Syria: Just Say No

Syria Chemical Weapons Red LineNancy Reagan is perhaps most famous for her advice to drug addicts: “Just Say No!”

Barack Obama, apparently against his better judgment, is about to feed our nation’s addiction to addressing insoluble problems with bombs, with predictably perverse results. He ought to “just say no.”

It’s been characteristic of Obama that he avoids sweeping statements of principle. You can’t tell what his policy is only by listening to him: you have to watch him. And watching him deal with the civil war in Syria makes clear that he is deeply wary of getting sucked into it, in spite of pressure to do so from congressional hawks and even some of his civilian advisers. Yet he hasn’t articulated a policy against intervention, and he did make the famous statement that Syrian use of chemical weapons would cross a “red line.” So now his credibility is on that red line; he is being backed into a corner where he will have to intervene, even though he knows it will come to no good.

He’s not going to be able to do anything through the UN (unlike Bush I in the Persian Gulf) because the Russians and the Chinese will veto any Security Council action. It will be more like Clinton’s interventions in Bosnia and Kosovo, or that of Bush II in Iraq: a “coalition of the willing” in which the US does all the heavy lifting and takes on the principal blame when things go wrong—as they inevitably will.

This is a civil war, even though it is fed by international resources and has international implications. The Assad regime has never been our friend, but neither was it ever our implacable enemy. The Israelis, for example, learned to coexist with the Assads, father and son. And Assad’s enemies are not necessarily our friends: within the opposition, liberal reformers are more than matched by Sunni fundamentalists, including Al Qaeda, who would be far more inimical to US interests than Assad. There is no way to bring down Assad without the very high risk of a successor regime that is worse. Only by putting a substantial force on the ground, as we did in Afghanistan and Iraq, can we get a government we can live with, and only so long as we keep the troops there.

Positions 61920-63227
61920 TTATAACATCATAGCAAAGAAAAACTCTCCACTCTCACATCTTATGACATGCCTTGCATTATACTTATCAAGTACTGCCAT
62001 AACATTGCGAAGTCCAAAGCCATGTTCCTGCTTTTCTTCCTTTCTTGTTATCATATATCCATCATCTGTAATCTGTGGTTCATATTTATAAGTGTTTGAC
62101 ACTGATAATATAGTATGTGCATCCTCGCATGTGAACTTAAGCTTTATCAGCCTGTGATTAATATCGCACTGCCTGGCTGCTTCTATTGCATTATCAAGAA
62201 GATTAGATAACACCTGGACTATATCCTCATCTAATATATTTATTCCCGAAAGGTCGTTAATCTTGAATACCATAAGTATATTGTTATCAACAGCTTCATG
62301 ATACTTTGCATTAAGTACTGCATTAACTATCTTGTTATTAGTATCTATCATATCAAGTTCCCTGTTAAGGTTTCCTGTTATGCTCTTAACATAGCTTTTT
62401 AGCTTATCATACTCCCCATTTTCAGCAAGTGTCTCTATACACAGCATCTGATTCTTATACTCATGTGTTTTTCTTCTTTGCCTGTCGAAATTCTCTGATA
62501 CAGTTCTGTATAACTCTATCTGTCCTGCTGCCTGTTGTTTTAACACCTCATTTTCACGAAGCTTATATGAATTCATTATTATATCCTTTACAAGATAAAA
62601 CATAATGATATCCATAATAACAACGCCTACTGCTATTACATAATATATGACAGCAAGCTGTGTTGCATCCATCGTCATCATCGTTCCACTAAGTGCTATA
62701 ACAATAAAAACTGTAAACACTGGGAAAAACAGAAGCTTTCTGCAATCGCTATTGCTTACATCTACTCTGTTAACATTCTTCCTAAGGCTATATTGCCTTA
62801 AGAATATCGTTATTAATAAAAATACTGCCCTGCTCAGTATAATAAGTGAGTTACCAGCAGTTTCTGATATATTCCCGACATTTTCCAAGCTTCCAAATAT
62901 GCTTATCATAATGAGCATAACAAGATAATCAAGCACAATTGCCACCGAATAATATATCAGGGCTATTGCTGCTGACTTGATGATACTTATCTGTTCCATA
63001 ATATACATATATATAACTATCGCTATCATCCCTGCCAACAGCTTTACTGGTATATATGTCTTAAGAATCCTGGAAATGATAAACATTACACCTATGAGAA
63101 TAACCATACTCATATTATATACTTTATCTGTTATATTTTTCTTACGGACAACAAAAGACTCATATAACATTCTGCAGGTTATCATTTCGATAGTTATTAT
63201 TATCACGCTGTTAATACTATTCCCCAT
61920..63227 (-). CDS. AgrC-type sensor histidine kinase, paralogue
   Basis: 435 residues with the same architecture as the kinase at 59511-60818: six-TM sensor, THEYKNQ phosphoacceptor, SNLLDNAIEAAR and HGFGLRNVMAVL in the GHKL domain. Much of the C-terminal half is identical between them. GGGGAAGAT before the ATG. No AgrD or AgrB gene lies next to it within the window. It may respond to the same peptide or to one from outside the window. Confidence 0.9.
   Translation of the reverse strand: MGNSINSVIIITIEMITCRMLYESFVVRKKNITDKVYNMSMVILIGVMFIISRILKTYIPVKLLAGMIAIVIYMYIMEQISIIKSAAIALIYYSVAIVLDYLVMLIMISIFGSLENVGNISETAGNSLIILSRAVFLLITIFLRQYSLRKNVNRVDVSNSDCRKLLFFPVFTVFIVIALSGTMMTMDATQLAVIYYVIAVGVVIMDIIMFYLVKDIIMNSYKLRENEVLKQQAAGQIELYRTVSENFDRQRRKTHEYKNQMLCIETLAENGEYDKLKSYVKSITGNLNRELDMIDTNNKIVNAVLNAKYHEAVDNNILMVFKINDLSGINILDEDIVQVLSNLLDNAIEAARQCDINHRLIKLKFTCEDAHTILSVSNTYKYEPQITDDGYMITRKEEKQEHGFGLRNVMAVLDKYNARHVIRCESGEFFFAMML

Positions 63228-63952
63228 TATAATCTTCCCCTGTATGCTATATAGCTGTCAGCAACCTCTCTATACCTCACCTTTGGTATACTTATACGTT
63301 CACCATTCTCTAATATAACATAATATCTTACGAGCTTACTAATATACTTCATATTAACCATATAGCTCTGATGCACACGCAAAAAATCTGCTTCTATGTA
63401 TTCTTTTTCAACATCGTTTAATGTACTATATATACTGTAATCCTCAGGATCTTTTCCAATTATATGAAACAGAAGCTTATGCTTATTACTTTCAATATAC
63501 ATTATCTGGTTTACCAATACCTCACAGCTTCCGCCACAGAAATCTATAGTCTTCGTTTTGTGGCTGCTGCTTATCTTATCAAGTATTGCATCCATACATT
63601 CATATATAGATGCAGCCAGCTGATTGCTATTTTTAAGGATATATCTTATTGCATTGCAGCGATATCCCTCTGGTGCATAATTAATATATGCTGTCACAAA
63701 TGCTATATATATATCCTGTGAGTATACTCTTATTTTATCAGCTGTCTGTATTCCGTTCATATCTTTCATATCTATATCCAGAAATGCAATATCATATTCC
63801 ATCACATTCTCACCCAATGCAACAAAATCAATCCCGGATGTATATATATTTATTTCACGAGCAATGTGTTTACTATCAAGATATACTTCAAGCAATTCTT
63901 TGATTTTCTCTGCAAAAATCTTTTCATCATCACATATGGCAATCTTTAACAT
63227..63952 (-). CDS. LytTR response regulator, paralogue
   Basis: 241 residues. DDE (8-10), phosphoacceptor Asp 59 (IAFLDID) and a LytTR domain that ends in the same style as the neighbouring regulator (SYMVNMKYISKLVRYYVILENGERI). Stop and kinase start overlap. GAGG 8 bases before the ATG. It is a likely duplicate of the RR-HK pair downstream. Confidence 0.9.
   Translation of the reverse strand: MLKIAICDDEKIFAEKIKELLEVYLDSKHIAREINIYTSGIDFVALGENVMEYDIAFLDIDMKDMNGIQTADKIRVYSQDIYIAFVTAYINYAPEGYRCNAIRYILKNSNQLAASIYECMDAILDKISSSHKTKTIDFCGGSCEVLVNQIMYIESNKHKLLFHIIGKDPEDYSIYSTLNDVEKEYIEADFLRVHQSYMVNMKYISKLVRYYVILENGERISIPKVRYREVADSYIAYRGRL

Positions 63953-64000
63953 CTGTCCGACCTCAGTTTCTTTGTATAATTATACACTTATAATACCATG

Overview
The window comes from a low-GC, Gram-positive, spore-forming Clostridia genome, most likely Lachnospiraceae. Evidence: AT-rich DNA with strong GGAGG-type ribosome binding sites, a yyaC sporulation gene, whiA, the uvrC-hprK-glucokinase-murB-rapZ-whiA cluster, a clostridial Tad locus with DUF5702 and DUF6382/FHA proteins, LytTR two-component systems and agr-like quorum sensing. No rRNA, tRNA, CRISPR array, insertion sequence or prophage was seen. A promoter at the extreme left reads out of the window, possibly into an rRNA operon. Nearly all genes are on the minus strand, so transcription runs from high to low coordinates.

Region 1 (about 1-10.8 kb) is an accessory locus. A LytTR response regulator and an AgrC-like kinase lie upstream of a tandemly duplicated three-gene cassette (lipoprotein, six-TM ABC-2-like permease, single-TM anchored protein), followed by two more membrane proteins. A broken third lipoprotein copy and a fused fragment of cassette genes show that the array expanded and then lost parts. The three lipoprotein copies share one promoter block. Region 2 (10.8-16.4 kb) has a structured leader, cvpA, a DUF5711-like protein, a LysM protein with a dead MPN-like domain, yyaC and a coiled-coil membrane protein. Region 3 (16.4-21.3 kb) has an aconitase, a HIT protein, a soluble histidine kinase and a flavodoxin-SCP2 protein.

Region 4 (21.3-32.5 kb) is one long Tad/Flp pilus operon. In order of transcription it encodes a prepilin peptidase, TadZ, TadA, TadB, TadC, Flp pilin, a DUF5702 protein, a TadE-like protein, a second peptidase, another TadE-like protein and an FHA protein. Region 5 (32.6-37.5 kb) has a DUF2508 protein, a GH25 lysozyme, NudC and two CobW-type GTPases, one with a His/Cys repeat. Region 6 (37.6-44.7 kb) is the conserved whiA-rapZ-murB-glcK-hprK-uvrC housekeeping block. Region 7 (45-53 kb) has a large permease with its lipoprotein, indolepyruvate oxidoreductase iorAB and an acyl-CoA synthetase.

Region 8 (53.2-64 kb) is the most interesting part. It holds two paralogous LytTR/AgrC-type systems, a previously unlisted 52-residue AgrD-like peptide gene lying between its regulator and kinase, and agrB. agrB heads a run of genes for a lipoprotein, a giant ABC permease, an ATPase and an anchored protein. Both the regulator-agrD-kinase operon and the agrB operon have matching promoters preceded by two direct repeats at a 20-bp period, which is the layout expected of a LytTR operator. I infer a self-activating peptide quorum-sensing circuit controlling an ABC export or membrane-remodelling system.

john peelerIt is Saudi Arabia that seems to be driving US policy at the moment. The Saudis, of course, are a reactionary Sunni dynasty that sees itself as competing with Shi’a Iran’s more revolutionary Islam for primacy in the Middle East. Assad is a client of Iran because his Alawite sect is a branch of Shi’a Islam. Hezbollah, the main Shi’s party in Lebanon, is also allied with Iran, and has been fighting in support of Assad in Syria. The Syrian opposition forces are almost all Sunni, like the Saudis. This is the snake pit we are stepping into. The Saudis will cheer if we don’t get bitten, but they won’t be in there with us.

You would think that Obama, having worked so hard to get us out of the snake pits in Iraq and Afghanistan, would know to stay out of this one. But precisely because he hasn’t clearly articulated a rationale for staying out, he’s being dragged in.

John Peeler

Wednesday, 28 August 2013


  1. JoeWeinstein says

    Peeler’s analysis is pretty good, but does have one notable error and two notable omissions:

    (1) I see no evidence that the great mass of ordinary Americans – as versus the self-serving political oligarchy – has an ‘addiction to solving insoluble problems with bombs’.
    (2) At stake in the USA response or non-response in Syria is the credibility of Obama’s USA and administration in dealing NOT only with Assad but with his external supporters – Iran’s Khamenei and Russia’s Putin – and the former’s drive for Iranian nukes. The prime problem here is that the Khamenei regime is not merely a proud nationalist tyranny, but the world’s prime state sponsor of terror and of jihad to impose crushing Islamic supremacy wherever possible.
    Of course possible intervention in Syria wouldn’t really be much of an issue if Obama had convinced Khamenei that red lines against his nuke and missile buildup would be enforced, with military action if need be. However, on the contrary, Obama’s folk have made sure to look passive, to indulge Khamenei’s election-stealing and human-rights’ abuses, and overall to give Khamenei the opposite impression – that the half-hearted sanctions are in place just to keep USA politicians happy, and that lots of Iran nukes will be OK as long as they are brought on line after Obama himself leaves the scene.
    (3) No one argues that another national regime in Syria to replace Assad’s would be much better – but that is NOT the only scenario. You see, thanks to the civil war, Syria is now already split at least three ways. Maybe helping to keep it that way – so that no one set of bad guys has control of the whole countery – would be the least bad and most sustainable and relatively tranquil solution. Sure, Western political oligarchs are addicted to a philosophy which favors big nations over small regions – and so they sent thousands of our young people to die for ‘nation building’ in Afghanistan, because they found it intolerable that Afghanistan was essentially a federation of tribal regions (whose leaders were denigrated by being called ‘warlords’) rather than a strong centralized state. But in reality Syria may have a better chance for long-term relative peace as a loose federation of regions – including Alawites (Assad’s folk) in the Northwest, Kurds in the Northeast, primarily Sunni in the Center, Druze in the South – and maybe more. The very idea of a unitary Syrian state is an artifact of French and British post-WW1 mentalities and arrangements for dealing with what used to be the Ottoman Empire.

Leave a Reply

Your email address will not be published. Required fields are marked *